Authors' Guild sues universities over book digitization project

The suit suggests that the security of this book archive may allow the mass release of copyrighted work.

Story highlights

  • University libraries partnered with Google to get their book digitization efforts off the ground
  • Authors object to unauthorized scan and storage of works in a single archive
  • "These aren't orphaned books, they're abducted books," executive director says
With the planned settlement between Google and book publishers still on indefinite hold, a legal battle by proxy has started. Google partnered with many libraries at US universities in order to gain access to the works it wants to digitize. Now, several groups that represent book authors have filed suit against those universities, attempting to block both digital lending and an orphaned works project.
The suit is being brought by the Authors' Guild, its equivalents in Australia, Quebec, and the UK, and a large group of individual authors. Its target: some major US universities, including Michigan, the University of California system, and Cornell.
These libraries partnered with Google to get their book digitization efforts off the ground and, in return, Google has provided them with digital copies of the works. These and many other universities have also become involved with the HathiTrust, an organization set up to help them archive and distribute digital works; the HathiTrust is also named as a defendant.
The suit seeks to block two separate efforts. In the first, the universities have created a pooled digital archive of the contents of their libraries, maintained by the Hathitrust. No one contests that these works remain in copyright, or that the universities have rights to the nondigital forms of these works.
What the authors object to is the fact that the digital works are derived from an unauthorized scan, and will be stored in a single archive that is no longer under the control of the university from which the scan was derived. The suit suggests that the security of this archive is also suspect, and may allow the mass release of copyrighted work.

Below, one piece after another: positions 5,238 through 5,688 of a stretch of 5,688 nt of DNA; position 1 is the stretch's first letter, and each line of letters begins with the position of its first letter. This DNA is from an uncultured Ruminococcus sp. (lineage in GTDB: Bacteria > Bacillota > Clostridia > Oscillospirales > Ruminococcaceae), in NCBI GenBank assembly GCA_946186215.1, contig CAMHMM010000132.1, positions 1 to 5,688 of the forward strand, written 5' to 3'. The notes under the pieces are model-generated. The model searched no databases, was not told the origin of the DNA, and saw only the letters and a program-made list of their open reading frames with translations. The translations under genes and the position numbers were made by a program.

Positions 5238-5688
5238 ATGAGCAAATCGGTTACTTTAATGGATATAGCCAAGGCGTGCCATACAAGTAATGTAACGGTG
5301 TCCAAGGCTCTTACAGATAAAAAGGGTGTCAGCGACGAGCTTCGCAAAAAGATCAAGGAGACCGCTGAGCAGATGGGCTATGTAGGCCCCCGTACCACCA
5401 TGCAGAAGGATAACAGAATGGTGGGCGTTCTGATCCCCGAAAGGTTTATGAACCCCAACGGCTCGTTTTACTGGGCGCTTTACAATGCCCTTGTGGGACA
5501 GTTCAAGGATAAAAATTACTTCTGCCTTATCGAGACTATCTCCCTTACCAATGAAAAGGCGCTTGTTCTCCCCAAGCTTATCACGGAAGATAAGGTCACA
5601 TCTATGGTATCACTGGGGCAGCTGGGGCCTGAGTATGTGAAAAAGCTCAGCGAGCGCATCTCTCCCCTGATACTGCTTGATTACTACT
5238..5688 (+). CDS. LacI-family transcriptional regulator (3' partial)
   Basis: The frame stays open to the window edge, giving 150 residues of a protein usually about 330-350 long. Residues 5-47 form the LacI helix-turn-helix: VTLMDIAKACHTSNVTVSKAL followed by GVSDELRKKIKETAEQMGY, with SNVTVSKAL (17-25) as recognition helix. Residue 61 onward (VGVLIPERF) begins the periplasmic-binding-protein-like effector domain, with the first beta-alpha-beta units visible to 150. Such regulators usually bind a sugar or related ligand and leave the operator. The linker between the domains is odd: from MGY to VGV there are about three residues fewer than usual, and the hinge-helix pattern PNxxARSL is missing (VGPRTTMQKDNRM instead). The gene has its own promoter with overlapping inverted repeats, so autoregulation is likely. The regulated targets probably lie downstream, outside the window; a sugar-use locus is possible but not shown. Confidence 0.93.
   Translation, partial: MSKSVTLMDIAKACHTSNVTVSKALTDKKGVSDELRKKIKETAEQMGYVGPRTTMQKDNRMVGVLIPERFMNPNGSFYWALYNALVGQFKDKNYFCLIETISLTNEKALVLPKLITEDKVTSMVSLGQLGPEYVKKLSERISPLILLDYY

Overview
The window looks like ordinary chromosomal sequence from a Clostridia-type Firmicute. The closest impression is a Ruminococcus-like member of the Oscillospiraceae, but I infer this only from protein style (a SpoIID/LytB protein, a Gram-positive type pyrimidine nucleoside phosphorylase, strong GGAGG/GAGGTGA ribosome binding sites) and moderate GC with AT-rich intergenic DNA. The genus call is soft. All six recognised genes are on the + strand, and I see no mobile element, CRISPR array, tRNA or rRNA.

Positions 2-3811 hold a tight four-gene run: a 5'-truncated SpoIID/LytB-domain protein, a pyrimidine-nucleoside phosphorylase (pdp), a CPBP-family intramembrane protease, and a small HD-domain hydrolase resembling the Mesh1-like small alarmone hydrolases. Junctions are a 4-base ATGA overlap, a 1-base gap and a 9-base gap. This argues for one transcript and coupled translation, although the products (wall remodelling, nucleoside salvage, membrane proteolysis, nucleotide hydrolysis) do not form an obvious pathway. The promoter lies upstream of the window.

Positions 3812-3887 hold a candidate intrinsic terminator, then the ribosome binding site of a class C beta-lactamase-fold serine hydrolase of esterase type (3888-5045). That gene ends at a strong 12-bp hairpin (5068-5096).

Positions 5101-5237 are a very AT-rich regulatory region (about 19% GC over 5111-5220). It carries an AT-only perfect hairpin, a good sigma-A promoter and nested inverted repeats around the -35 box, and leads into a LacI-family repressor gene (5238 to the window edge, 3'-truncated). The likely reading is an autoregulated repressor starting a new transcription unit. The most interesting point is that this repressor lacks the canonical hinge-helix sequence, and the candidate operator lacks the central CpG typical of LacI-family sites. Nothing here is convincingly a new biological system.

A separate issue in the suit is an orphaned works project started by the Hathitrust that focuses on some of the works within this archive. The group is attempting to identify out-of-copyright books, and those where the ownership of copyright cannot be established. If attempts to locate and contact any copyright holders fail, and the work is no longer commercially available, the Hathitrust will start providing digital copies to students without restrictions. This has not gone over well.
The executive director of the Australian Society of Authors, Angelo Loukakis, stated, "This group of American universities has no authority to decide whether, when or how authors forfeit their copyright protection. These aren't orphaned books, they're abducted books."
The authors' coalition would like to see everything grind to a halt -- Google and the libraries kept from any further scanning, the HathiTrust's orphaned works project shuttered, and the digital copies on its servers impounded. The digital works wouldn't be deleted, but it wants to see "any computer system storing the digital copies powered down and disconnected from any network, pending an appropriate act of Congress." (Note that they want them shut down and unplugged, just to be sure.)
The Authors Guild was actually a party to the Google book settlement, so it's not like it objects to the effort per se.
However, the university libraries had not been a party to it, so this may be the Guild's attempt to tie up loose ends when it comes to nailing down digital rights.
Alternately, they may simply be sending a message that, until the settlement is approved, none of Google's efforts should be reaching even a limited segment of the public. In either case, this suit could go a long way towards establishing how many digital rights are granted with the ownership of a book.